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Johnston Lykins to General James William Denver

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[Dec. 14, 1857]

 

Genl J.W. Denver

Comr Inda Affrs

 

Sir,

 

I have just learned of your visit to Lecompton & of the illness, if not worse of my esteemed, but unfortunate friend B.W. Almond--& drop this line to beg the favor of a few minutes interview with you as you return.  The death of Genl Almond would have my business in Washington in a most precarious condition (not I trust in your office but in the Genl Land Office=To suggest the peculiarity of the ease--the Office at Lecompton has decided the float could not be located on the claim of Jenkins without his consent--when in fact he was living in Illinois with his family when it was located--The proof quoted by the office, of Jenkins right to the claim, was the testimony of a Kansas city cerk, that Chapman who settled & really owned the claim & abandoned to the float was Jenkins Porter!!!!  Now it is matter of history that this same Chapman--(Porter!!!) was elected by the proslavery party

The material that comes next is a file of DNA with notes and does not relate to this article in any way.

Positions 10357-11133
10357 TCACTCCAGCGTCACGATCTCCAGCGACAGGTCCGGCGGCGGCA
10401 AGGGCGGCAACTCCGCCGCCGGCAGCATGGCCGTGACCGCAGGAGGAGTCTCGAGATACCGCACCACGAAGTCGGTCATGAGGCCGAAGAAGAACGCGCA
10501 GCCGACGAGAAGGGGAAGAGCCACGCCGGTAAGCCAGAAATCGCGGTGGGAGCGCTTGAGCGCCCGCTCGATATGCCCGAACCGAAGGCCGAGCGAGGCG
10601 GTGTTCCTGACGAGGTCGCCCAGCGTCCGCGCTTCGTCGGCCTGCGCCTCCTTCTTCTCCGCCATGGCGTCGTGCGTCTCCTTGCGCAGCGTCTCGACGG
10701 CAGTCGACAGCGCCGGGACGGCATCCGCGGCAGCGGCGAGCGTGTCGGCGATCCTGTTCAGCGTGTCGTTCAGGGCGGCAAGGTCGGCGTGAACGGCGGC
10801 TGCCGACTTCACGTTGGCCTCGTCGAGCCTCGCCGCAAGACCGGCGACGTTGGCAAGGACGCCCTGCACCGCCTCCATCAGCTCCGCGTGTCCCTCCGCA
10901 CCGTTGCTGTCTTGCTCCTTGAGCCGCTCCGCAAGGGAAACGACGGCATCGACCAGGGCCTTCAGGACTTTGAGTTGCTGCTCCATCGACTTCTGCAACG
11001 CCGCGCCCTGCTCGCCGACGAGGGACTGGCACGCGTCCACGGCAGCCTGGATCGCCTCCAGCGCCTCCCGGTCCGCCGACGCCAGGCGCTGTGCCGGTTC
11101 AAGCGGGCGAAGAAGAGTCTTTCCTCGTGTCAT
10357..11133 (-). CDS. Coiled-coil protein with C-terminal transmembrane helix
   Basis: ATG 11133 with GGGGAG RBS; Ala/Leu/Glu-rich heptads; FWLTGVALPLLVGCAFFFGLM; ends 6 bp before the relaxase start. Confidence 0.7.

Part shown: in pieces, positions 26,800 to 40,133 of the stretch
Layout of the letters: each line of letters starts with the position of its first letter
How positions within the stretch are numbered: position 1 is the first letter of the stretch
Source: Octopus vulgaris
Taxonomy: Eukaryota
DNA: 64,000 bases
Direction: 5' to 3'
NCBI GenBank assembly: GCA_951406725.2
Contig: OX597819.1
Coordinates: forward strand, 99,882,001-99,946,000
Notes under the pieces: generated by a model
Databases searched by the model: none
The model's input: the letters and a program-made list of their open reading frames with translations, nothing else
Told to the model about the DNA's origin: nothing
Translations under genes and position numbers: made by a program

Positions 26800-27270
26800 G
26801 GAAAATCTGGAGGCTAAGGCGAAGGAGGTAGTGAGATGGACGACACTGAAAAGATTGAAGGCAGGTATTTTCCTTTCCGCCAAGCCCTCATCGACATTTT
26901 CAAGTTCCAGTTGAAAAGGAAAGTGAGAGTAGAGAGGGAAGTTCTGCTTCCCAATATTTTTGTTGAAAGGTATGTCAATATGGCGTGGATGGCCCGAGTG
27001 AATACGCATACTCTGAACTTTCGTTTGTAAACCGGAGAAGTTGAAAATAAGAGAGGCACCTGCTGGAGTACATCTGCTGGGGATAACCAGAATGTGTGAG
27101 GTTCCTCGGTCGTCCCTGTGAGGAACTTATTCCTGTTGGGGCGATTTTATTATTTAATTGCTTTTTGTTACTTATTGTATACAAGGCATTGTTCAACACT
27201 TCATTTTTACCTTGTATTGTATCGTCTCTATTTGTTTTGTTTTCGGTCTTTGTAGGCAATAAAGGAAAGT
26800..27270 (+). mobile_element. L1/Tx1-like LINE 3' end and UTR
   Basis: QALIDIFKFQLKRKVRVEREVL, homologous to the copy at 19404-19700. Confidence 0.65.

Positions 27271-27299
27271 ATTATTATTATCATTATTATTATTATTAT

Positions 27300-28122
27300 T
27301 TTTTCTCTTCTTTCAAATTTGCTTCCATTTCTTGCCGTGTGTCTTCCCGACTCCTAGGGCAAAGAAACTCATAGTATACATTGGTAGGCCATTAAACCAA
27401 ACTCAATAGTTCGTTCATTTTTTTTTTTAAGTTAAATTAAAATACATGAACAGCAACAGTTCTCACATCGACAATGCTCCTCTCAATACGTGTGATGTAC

[Page 2]

 

a member of the council in the first Territoreal legislature & that he helped frame the land now in force in the territory.  But pardon this digression--I only meant to show what the float has to contend with.

 

By allowing me a few moments of time as you [xxx], you would confer a lasting favor &

 

Most truly & Respectfully yours,

 

J. Lykins

 

Kansas City

Dec. 14, 1857.

 

[Page 3]

 

[Purchased

E.N. Sampson

Aprl 24, 1969]

 

[Genl Denver.]

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